How to retain talent through uncertain times
Never has there been more of a need to refine retention strategies to ensure that an increasingly remote workforce continues to feel valued and appreciated whilst the external environment is uncertain.
Here are some top tips to help you retain top talent during uncertain times.
Communicate: It’s good to talk! This adage applies particularly when employees feel concerned or the world around them is not as it should be. It is even more pressing when professionals are remotely dispersed. Slack, Microsoft Teams, Discord, Google Hangouts or good old fashioned phone calls are ways to encourage dialogue when face to face contact is not possible. Frequency plays a part in creating regular touch points as well as encouraging a culture where it is ok to ‘not be ok’ and speak out.
Promote employee wellbeing: Employers must lead from the front and put wellbeing centre stage. Employees that feel they are being looked after as a whole are more likely to stick with their employer. Creating a culture in which taking time out for exercise, meditation, counselling or mentoring is valued, is a way of signalling that employees’ mental and physical health is as important as the work they produce.
Don’t ignore development opportunities: Professionals continue to want to nurture their careers and look for ways to develop themselves via CPD, even during bouts of remote working. It’s important that this important aspect of work is not overlooked and employers find creative ways to offer development initiatives with remote workers. Online masterclasses, training workshops and e-networking exist to replicate face-to-face channels when this is not possible.
Relax attendance policies: Many families and carers have juggled conflicting priorities either with children at home, elderly parents or other dependants during the pandemic. It’s important that employers support these changing times and empathise with their employees’ responsibilities. Allowing flexible working hours can help alleviate the stresses of presenteeism and importantly forge loyalty from key talent.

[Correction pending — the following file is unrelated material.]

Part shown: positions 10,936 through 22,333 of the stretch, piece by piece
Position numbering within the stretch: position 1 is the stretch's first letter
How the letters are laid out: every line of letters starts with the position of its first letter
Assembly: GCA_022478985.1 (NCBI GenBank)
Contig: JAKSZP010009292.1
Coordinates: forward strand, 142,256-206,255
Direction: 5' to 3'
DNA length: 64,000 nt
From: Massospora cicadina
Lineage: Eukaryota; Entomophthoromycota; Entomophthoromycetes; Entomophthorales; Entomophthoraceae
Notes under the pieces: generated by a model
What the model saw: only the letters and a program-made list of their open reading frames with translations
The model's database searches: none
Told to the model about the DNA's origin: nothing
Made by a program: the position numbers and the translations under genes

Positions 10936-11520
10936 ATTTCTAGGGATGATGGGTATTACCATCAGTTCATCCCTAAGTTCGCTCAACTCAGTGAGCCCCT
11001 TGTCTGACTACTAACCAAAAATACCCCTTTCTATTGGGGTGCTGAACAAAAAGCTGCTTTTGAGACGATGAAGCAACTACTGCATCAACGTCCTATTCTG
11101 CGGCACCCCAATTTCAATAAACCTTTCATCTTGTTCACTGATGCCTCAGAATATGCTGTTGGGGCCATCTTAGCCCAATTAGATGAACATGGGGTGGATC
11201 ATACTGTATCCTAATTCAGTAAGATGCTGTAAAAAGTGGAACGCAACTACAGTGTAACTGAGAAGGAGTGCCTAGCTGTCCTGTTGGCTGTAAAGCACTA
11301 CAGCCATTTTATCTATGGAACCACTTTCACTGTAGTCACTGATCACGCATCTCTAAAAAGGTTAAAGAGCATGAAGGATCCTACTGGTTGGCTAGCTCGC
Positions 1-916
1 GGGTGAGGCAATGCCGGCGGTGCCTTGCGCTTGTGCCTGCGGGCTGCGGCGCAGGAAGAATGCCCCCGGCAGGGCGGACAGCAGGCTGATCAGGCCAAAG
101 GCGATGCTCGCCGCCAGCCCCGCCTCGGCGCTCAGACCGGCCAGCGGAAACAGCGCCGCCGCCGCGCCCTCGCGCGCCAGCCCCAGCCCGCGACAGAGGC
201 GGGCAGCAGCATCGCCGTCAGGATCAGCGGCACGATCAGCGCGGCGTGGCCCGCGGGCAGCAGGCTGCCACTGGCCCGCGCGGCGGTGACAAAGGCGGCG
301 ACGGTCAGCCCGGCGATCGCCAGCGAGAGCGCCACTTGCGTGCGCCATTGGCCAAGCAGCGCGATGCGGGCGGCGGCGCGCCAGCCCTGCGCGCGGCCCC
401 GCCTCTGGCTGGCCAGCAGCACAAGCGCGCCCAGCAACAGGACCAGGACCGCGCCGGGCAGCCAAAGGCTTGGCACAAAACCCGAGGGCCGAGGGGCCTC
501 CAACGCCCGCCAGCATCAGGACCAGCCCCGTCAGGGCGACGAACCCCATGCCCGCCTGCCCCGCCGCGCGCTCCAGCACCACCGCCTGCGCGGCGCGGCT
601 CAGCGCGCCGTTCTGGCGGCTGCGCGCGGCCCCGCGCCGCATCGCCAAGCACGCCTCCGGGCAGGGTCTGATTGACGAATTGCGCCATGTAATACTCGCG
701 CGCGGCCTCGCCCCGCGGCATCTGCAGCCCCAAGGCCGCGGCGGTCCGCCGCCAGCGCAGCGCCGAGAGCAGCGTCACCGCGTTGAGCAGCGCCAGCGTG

Keep an eye on the competition: Check in with what the competitors are offering. Assess reward benchmarks and HR practices from other firms within the sector. Falling behind the offerings of others may see a mass exodus and it’s important to keep hold of stellar talent during uncertain times. Small gestures can go a long way – a simple thank you, public acknowledgement of good work or a virtual high-five creates bonds and fosters positive work relations.
Prepare for adversity: Employees want security and preparing for ongoing uncertainty and further disruption is an important part of keeping employees onboard and aligned with the cause. Involving staff in protecting the business and offering opportunities for innovation and creativity can boost the bottom line and ringfence income streams, as well as making employees feel valued and part of things.
Using a combination of these strategies will ensure that staff feel valued, committed and importantly buy-in to a long-term retention plan.
Need advice or help building your employer brand? Get in touch with Wonderful Workplaces on email@example.com
Annie Hayes is a specialist HR, skills, careers and L&D writer with 19 years experience in the sector.